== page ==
Abbe Sieyes Consular Procession to the Council Chamber — 10/// of August, 1792 — Celerity of Mons. Fouche's InformationThe two LoversCabinet of Mons. le GrandSelf-prescribing Physician Bust of RobespierreHis Lodgings Corn Hall Museum of French Monuments Revolutionary Agent Lovers of married Women.

A Neat remark was made upon the abbe Sieyes, to whose prolific mind the revolution and all its changes have been imputed. This extraordinary man has a noble house in the Champs Elisees, and is said to have the best cook in Paris. As a party in which I was, were passing his hotel, a near relation of the abbe, who happened to be with us, commented upon the great services which the cloistered fabricator of constitutions had afforded to France, and adverted to his house and establishment as an unsuitable reward for his labours. A gentleman, who was intimate with the abbe, but was no great admirer of his morals, said, " I think, my dear madam, "the abbe ought to be very well satisfied with his destiny; "and I would advise him to live as long as he can in the *' Champs Elisees; for when he shall happen to experience "that mysterious transition to which we are all hastening, *' I think the chances will be against his finding good accom"modations in any other Elysium."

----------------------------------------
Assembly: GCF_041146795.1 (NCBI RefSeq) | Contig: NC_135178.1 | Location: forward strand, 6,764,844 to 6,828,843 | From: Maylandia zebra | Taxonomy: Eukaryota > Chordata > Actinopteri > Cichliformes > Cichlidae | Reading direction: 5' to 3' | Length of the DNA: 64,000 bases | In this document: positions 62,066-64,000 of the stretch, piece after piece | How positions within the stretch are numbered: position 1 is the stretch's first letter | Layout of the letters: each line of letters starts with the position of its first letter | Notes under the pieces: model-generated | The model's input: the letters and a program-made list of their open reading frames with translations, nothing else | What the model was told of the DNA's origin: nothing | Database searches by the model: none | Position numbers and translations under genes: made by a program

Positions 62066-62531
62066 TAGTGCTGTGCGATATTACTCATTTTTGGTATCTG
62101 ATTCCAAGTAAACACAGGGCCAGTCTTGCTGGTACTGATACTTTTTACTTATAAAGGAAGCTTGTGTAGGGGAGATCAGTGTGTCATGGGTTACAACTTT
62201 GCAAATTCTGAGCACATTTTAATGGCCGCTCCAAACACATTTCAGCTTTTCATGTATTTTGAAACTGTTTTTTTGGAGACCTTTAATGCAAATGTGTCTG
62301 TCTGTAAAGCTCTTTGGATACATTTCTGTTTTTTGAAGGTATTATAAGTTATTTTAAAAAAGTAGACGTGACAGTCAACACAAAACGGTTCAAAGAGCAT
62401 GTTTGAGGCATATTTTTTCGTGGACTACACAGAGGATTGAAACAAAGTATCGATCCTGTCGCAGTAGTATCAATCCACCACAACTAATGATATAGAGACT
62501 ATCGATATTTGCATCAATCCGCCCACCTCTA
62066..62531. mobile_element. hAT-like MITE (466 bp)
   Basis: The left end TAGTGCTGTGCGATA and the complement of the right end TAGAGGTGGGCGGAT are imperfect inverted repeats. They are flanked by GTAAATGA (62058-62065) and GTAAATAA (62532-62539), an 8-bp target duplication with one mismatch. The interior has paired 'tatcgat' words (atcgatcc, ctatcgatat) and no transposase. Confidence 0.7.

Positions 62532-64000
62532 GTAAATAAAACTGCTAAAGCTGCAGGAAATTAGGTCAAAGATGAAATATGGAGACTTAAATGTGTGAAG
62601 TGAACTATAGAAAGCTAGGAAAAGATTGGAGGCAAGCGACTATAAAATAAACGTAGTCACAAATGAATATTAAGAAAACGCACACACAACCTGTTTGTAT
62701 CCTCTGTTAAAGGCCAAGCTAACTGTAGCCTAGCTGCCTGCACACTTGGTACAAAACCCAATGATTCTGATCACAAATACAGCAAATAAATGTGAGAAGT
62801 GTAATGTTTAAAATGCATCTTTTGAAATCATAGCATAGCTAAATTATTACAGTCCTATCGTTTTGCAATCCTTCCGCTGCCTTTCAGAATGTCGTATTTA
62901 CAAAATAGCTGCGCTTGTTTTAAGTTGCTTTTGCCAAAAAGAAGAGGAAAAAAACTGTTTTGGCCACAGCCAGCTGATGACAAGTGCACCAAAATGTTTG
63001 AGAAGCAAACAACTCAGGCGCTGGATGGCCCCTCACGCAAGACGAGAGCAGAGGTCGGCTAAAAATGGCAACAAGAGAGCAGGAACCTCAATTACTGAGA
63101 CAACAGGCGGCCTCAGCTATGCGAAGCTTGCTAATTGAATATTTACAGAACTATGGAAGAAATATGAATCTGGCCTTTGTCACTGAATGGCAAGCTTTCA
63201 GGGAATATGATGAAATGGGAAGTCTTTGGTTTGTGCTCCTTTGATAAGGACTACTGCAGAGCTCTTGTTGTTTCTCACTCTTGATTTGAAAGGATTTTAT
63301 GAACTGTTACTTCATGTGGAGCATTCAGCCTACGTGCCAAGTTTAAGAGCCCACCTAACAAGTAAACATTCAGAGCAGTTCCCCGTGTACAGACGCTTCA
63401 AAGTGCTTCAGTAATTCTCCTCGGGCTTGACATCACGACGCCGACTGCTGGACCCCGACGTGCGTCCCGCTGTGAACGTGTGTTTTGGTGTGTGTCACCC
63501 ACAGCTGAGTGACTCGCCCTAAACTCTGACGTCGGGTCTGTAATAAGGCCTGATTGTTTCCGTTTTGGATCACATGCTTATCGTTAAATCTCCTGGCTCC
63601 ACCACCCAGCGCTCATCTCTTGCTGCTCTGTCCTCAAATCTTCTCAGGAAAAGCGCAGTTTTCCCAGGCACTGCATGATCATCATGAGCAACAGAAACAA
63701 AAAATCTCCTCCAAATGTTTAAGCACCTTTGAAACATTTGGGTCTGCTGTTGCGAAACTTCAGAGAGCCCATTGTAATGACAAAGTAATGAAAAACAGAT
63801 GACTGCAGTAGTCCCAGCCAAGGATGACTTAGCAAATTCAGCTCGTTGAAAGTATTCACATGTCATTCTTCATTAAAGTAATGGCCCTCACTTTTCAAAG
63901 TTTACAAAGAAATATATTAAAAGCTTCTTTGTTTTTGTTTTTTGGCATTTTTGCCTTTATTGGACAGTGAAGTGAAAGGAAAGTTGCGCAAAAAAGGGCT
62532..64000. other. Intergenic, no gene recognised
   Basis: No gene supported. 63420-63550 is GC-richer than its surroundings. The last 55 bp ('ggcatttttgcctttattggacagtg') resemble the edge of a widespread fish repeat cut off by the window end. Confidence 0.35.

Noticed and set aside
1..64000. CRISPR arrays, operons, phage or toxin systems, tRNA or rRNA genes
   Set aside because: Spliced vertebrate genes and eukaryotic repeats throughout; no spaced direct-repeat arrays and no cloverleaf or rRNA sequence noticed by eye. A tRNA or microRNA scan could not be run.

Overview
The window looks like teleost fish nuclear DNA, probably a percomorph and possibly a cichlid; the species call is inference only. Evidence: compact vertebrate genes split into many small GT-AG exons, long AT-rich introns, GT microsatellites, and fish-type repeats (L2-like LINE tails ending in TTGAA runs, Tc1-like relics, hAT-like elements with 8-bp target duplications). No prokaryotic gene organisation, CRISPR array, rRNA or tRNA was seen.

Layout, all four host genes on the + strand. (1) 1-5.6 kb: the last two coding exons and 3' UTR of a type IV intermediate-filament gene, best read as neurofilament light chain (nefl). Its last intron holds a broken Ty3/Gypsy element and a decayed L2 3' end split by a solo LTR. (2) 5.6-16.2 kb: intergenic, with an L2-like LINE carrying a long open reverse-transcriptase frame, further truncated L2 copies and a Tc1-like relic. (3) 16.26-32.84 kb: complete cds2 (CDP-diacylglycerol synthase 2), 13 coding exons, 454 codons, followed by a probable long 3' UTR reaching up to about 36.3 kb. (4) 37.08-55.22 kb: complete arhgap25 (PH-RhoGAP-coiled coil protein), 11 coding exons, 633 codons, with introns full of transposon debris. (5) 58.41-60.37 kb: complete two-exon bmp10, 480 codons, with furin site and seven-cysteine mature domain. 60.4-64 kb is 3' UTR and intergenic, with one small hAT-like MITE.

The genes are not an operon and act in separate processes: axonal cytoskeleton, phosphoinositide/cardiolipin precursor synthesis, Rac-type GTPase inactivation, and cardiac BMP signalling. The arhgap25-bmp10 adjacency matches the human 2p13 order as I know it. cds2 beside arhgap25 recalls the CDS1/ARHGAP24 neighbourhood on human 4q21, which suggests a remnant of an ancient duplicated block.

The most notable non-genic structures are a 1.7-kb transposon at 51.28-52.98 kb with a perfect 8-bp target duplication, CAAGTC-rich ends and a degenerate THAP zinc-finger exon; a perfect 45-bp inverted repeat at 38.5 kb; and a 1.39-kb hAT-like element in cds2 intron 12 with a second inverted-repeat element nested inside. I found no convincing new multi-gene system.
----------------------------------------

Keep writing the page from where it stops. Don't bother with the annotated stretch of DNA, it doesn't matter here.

As I was passing one morning through the hall of the Chap. Thuilleries, the great door of the council chamber was xx' opened, and the second and third consuls, preceded and followed by their suite in full costume, marched with great pomp to business, to the roll of a drum. This singular procession from one part of the house to the other, had a ridiculous effect, and naturally reminded me of the fustian pageantry which, upon the stage, attends the entries and exits of the kings and queens of the drama.

I have often been surprised to find that the injuries which the cornice of the entrance, and the capitals of the columns in the hall of the Thuilleries, have sustained from the ball of cannon, during the horrible massacre of the 10th of August, 1792, have never been repaired. Every vestige of that day of dismay and slaughter ought for ever to be effaced; instead of which, some labour has been exercised to perpetuate its remembrance. Under the largest chasms which have been made by the shot is painted, in strong characters, that gloomy date.

In the evening of that day of devastation, from which France may date all her sufferings, a friend of mine went into the court-yard of the Thuilleries, where the review is now held, for the purpose of endeavouring to recognise, amongst the dead, any of his acquaintances. In the course of this shocking search, he declared to me, that he counted no less than eight hundred bodies of Swiss and French, who had perished in that frightful contest between an infatuated people and an irresolute sovereign. I will not dilate upon this painful subject, but